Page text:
Look to the future
"Sorry, Your Job's Been Outsourced!" (11/2/07) presents a misleading picture of employment in Wisconsin. According to the U.S. Department of Labor, there has been a net gain of 38,249 jobs in Wisconsin since January 2000. Yes, we have lost 95,300 manufacturing jobs, but we have gained 133,549 jobs in other areas, primarily in the information and service sectors.
This article focuses on the losses due to globalization, but it ignores the gains. Ask consumers if they appreciate inexpensive clothing, inexpensive electronics and relatively inexpensive automobiles with many deluxe features that did not exist 20 years ago.
The gains from globalization are widely dispersed while the losses tend to be narrowly concentrated in the manufacturing sector. Hence we read about the disadvantages of globalization but we never read about the gains to consumers.
In the long run, the U.S. cannot compete in labor-intensive industries given the abundance of labor in countries such as China and India. However, the U.S. can compete effectively in land-intensive and capital-intensive industries as we are a land-abundant and capital-abundant economy. Look at the growth in high tech industries and even agriculture. We can compete effectively there.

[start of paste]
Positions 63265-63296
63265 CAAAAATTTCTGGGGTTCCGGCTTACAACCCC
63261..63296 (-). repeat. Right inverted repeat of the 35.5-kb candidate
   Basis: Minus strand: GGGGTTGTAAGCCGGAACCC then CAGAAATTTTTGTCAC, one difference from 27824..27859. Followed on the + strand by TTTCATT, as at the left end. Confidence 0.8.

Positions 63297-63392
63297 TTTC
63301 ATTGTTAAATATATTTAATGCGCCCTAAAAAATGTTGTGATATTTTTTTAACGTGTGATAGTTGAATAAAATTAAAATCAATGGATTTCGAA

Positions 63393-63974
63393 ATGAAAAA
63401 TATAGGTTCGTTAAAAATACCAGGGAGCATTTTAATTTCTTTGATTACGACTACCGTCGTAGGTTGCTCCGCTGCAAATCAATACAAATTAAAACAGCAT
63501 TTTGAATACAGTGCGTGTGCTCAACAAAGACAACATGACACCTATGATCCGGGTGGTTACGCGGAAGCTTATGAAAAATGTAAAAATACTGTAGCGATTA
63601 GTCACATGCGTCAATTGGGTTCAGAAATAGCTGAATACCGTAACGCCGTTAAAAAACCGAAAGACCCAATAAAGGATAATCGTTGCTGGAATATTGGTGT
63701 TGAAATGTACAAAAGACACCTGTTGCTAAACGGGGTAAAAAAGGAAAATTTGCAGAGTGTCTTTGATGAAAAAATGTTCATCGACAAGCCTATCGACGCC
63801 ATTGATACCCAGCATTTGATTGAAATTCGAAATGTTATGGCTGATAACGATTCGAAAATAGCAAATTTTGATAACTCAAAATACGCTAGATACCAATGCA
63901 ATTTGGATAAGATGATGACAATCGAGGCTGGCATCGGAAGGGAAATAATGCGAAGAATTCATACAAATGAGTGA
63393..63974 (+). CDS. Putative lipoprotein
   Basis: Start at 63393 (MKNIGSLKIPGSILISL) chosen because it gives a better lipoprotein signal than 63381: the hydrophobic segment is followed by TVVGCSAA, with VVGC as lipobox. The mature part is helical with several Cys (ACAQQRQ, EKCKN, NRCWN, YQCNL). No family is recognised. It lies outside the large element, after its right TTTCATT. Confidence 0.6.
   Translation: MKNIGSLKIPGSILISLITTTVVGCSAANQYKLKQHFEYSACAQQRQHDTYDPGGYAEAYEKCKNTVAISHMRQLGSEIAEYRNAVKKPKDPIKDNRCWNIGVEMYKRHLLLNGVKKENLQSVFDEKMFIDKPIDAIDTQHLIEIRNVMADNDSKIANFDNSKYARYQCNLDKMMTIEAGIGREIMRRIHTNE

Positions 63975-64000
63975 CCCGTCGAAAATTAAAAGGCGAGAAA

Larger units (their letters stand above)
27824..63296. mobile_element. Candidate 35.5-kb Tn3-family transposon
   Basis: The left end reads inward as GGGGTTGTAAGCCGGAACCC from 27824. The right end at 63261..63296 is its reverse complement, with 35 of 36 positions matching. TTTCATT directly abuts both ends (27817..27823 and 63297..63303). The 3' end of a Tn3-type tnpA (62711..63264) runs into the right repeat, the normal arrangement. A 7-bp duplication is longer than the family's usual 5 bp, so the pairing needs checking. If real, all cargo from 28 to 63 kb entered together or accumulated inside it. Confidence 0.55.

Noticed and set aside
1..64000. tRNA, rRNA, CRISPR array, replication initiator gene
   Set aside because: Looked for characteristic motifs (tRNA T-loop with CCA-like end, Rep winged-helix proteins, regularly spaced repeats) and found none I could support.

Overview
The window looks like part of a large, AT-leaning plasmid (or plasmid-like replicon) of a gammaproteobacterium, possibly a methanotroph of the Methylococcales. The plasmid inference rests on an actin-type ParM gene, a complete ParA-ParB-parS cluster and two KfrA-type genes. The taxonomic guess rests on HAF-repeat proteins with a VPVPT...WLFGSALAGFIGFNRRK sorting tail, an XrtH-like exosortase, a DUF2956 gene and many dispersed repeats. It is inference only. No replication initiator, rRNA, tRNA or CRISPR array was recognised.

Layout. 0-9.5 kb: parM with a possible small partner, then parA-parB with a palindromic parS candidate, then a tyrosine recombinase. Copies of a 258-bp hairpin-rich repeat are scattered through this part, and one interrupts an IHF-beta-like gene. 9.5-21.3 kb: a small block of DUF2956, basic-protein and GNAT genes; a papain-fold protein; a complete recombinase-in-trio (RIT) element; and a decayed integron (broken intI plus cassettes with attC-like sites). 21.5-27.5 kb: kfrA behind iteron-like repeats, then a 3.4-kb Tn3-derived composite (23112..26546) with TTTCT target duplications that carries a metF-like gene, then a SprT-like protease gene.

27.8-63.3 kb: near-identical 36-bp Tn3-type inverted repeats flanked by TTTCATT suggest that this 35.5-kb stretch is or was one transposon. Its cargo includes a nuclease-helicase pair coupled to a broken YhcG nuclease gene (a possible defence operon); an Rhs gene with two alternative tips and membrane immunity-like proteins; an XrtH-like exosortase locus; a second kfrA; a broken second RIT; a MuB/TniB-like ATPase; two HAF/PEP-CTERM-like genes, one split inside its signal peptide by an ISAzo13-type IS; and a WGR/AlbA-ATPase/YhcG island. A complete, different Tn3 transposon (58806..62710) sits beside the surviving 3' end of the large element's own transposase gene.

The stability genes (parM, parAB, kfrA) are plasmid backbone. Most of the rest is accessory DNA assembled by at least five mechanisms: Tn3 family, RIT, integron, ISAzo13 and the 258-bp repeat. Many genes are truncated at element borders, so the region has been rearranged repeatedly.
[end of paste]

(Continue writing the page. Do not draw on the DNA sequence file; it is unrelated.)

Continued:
The key for Wisconsin is to identify the growth industries of the future and develop its workforce to be competitive in those industries. Bemoaning the loss of manufacturing jobs will not do us any good. We need to shift our focus to the future rather than dwell on the past.
Mary S. Schranz, Ph.D., Madison Area Technical College
I have another take on your jobs story: how difficult the Madison job market can be for a transplant.
I am a 41-year-old professional with a solid work history. I sold my house in La Crosse and set myself up to take a little time off and be picky about what I would accept for employment in Madison. I began calling on companies where I thought I'd like to work.
I applied, interviewed, mailed, called and corresponded for 10 months. I whittled away my nest egg and only received offers for insurance sales (not my expertise) or for low-paying hourly jobs.
Only recently did I receive an offer for a decent job with a chance for a future. Still, the carnage after 10 months: 160-plus job applications, 20-plus interviews, a stack of rejection letters and frazzled nerves. So after reading your article about outsourced jobs, I can relate. This market is totally oversaturated with candidates. Thank you for giving voice to my frustrations.